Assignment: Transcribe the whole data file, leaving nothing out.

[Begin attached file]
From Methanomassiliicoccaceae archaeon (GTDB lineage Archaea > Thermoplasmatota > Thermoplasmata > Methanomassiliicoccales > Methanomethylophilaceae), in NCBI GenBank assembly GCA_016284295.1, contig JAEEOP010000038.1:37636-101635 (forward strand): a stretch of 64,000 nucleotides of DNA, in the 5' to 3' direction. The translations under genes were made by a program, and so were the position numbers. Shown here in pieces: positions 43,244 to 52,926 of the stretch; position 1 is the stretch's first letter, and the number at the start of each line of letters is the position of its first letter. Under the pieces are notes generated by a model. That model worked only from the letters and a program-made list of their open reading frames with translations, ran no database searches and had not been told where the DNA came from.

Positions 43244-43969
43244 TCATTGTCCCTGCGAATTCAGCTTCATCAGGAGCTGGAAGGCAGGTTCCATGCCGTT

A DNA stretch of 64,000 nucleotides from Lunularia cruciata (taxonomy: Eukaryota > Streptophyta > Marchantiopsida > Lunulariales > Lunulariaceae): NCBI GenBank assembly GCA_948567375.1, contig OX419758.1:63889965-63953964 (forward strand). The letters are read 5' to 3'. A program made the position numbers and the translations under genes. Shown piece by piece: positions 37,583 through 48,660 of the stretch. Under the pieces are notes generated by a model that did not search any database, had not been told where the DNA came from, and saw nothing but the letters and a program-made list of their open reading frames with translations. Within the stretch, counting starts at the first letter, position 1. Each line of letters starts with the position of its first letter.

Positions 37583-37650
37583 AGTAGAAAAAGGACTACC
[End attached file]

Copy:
From Methanomassiliicoccaceae archaeon (GTDB lineage Archaea > Thermoplasmatota > Thermoplasmata > Methanomassiliicoccales > Methanomethylophilaceae), in NCBI GenBank assembly GCA_016284295.1, contig JAEEOP010000038.1:37636-101635 (forward strand): a stretch of 64,000 nucleotides of DNA, in the 5' to 3' direction. The translations under genes were made by a program, and so were the position numbers. Shown here in pieces: positions 43,244 to 52,926 of the stretch; position 1 is the stretch's first letter, and the number at the start of each line of letters is the position of its first letter. Under the pieces are notes generated by a model. That model worked only from the letters and a program-made list of their open reading frames with translations, ran no database searches and had not been told where the DNA came from.

Positions 43244-43969
43244 TCATTGTCCCTGCGAATTCAGCTTCATCAGGAGCTGGAAGGCAGGTTCCATGCCGTT

A DNA stretch of 64,000 nucleotides from Lunularia cruciata (taxonomy: Eukaryota > Streptophyta > Marchantiopsida > Lunulariales > Lunulariaceae): NCBI GenBank assembly GCA_948567375.1, contig OX419758.1:63889965-63953964 (forward strand). The letters are read 5' to 3'. A program made the position numbers and the translations under genes. Shown piece by piece: positions 37,583 through 48,660 of the stretch. Under the pieces are notes generated by a model that did not search any database, had not been told where the DNA came from, and saw nothing but the letters and a program-made list of their open reading frames with translations. Within the stretch, counting starts at the first letter, position 1. Each line of letters starts with the position of its first letter.

Positions 37583-37650
37583 AGTAGAAAAAGGACTACC